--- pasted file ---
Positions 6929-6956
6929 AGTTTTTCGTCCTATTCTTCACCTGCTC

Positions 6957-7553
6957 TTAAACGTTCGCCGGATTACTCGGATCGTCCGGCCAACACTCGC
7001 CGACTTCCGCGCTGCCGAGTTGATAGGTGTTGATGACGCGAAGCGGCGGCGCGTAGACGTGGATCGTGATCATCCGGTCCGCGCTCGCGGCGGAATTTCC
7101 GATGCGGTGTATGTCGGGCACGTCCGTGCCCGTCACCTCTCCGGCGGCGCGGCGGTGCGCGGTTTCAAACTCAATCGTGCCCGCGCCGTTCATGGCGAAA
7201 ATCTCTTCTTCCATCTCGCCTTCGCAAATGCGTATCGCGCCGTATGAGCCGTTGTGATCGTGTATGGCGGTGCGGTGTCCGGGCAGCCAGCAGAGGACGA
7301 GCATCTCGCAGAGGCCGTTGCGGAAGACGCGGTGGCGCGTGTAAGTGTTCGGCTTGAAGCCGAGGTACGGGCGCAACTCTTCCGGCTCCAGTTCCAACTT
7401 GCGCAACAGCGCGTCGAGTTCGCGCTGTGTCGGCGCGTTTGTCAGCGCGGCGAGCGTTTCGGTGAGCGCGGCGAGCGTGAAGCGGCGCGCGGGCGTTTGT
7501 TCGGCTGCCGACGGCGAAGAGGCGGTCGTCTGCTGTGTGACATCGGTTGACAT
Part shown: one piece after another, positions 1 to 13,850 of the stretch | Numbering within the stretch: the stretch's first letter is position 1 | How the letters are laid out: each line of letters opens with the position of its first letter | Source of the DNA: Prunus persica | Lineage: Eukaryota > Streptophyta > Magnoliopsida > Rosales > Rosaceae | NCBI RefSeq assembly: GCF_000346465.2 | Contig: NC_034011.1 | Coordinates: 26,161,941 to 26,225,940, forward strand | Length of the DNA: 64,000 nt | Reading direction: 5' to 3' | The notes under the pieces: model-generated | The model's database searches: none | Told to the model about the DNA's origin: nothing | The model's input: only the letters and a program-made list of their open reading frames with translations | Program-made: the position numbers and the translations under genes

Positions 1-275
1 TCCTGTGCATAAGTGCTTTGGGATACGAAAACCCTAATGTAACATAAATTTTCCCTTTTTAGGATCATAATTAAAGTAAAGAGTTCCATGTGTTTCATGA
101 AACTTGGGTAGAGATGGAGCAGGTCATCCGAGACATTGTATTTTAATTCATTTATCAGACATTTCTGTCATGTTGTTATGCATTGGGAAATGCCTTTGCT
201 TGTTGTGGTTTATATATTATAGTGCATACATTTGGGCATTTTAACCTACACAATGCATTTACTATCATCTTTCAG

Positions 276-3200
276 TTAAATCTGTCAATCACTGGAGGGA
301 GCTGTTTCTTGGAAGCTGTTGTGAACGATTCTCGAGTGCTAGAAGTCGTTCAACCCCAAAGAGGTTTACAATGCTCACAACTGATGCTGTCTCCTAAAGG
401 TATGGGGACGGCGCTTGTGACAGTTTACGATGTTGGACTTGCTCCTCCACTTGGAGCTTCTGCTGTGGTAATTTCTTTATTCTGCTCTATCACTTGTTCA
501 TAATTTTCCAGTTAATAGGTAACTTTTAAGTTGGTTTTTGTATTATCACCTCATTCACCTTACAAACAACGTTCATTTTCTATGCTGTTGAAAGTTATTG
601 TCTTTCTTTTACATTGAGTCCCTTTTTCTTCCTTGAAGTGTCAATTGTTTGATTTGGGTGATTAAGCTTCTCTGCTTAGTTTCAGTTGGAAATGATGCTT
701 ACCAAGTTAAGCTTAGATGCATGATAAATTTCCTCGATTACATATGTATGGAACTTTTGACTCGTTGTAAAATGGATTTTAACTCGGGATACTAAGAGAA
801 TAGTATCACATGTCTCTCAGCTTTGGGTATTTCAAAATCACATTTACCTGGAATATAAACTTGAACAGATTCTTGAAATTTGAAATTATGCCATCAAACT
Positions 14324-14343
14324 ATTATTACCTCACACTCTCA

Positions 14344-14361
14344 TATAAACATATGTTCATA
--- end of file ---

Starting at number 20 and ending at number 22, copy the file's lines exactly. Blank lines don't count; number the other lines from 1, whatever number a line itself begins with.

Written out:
501 TAATTTTCCAGTTAATAGGTAACTTTTAAGTTGGTTTTTGTATTATCACCTCATTCACCTTACAAACAACGTTCATTTTCTATGCTGTTGAAAGTTATTG
601 TCTTTCTTTTACATTGAGTCCCTTTTTCTTCCTTGAAGTGTCAATTGTTTGATTTGGGTGATTAAGCTTCTCTGCTTAGTTTCAGTTGGAAATGATGCTT
701 ACCAAGTTAAGCTTAGATGCATGATAAATTTCCTCGATTACATATGTATGGAACTTTTGACTCGTTGTAAAATGGATTTTAACTCGGGATACTAAGAGAA